Professor Zamir has been awarded numerous fellowships and awards, including the Y. Sussman Law Prize (1988) and the Hebrew University President’s Prize for Excellent Young Scholar named after Y. Ben Porat (1994, first recipient).

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2004-2005 Global & Senior Global Fellows

Alexander Boraine
Senior Global Research Fellow
South Africa

Dr. Alexander Boraine was born and educated in Cape Town, South Africa. He was awarded his PhD at Drew University Graduate School.

He was a member of the opposition Progressive Party in South Africa's Parliament for 12 years before resigning to establish a non-governmental organization which focused on promoting negotiation politics. In 1995, he was appointed by President Nelson Mandela as Vice Chairperson of South Africa's Truth and Reconciliation Commission.

In 2001, he was appointed President of the International Center for Transitional Justice in New York and is now the Chairperson. In 1999, he was appointed Professor of Law at the NYU School of Law and is now a Visiting Professor at the Law School.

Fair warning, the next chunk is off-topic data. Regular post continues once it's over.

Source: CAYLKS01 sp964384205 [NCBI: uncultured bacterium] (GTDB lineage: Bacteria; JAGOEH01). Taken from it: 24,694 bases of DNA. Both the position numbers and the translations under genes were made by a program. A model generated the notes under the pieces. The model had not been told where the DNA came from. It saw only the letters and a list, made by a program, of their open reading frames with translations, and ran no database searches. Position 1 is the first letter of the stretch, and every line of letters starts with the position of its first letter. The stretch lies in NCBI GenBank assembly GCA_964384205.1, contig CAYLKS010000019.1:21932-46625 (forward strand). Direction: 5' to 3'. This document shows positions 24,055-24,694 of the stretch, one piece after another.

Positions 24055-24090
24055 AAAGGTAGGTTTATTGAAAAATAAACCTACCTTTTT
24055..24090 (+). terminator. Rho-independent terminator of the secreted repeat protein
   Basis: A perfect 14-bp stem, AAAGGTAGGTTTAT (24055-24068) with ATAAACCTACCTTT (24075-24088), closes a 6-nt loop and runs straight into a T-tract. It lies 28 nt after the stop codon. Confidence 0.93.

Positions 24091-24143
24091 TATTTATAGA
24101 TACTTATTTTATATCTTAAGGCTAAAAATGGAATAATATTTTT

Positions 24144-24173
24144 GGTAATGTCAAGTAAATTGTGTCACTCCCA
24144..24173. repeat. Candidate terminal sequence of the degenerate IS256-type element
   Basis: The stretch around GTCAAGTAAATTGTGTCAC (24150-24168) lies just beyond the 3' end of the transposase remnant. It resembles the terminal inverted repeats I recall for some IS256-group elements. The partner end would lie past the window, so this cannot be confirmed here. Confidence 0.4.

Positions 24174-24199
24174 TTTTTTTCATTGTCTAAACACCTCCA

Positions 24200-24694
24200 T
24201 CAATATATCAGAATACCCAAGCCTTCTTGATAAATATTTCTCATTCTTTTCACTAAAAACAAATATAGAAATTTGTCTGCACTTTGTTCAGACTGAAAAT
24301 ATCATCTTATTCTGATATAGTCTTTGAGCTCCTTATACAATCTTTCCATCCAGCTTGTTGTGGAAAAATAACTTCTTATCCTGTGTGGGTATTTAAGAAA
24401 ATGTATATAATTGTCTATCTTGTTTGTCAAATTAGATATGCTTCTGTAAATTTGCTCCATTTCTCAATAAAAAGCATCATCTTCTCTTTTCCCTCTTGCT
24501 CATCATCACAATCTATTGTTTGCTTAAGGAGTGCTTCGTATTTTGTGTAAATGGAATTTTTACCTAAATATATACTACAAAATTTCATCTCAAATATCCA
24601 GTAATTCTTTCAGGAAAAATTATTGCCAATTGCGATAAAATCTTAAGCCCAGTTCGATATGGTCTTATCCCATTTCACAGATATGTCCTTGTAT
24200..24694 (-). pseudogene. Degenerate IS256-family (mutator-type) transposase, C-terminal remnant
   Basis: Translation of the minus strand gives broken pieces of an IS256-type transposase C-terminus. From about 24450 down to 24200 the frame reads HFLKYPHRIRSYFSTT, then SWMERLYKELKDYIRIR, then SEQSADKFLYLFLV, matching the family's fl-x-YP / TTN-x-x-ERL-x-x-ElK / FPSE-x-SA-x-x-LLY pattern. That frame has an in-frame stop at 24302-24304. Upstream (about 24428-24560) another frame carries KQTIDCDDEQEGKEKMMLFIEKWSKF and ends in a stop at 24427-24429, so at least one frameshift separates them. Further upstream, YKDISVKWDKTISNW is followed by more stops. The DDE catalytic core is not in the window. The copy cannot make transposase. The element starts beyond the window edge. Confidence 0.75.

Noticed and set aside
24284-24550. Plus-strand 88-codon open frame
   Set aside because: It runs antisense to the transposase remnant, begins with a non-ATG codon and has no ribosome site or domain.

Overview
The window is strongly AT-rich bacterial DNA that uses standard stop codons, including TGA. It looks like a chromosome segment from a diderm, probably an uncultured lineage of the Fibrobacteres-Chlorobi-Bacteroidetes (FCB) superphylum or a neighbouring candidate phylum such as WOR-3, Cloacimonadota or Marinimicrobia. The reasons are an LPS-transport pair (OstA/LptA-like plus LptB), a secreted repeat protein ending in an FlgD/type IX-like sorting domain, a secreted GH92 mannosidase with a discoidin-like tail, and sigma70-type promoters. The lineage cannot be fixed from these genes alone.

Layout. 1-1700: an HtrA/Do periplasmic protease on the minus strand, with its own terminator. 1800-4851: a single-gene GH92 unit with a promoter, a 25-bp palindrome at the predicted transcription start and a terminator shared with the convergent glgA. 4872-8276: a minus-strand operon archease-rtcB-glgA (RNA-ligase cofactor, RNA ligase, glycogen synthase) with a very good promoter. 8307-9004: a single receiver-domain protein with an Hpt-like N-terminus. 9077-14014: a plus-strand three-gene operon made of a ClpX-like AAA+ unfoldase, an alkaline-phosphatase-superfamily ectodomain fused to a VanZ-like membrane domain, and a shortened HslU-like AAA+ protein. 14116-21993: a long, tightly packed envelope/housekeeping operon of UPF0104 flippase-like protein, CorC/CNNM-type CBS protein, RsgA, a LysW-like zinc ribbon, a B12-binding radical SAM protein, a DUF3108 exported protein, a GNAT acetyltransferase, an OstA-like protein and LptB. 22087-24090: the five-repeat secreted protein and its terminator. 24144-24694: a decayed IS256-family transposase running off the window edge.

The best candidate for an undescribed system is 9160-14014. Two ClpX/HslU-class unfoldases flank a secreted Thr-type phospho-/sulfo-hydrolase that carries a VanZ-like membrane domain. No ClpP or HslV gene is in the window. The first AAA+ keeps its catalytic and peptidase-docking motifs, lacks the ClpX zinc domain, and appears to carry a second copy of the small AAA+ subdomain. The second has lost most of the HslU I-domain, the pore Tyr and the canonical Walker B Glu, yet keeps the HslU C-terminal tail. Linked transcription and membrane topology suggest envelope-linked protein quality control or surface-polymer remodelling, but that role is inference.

Raphael De Coninck
Global Research Fellow
Belgium

Raphaël De Coninck (PhD in Economics, University of Chicago) specializes in the fields of Empirical Microeconomics and Law and Economics, and is particularly interested in providing empirical evidence for key legal issues. In his most recent research papers, he estimated the effect of laws reducing the length of the workweek in France and analyzed retroactivity in criminal law from an economic point of view. His next research projects include evaluating the returns on spending in judicial systems across the world, and estimating the factors affecting legal dispute settlements.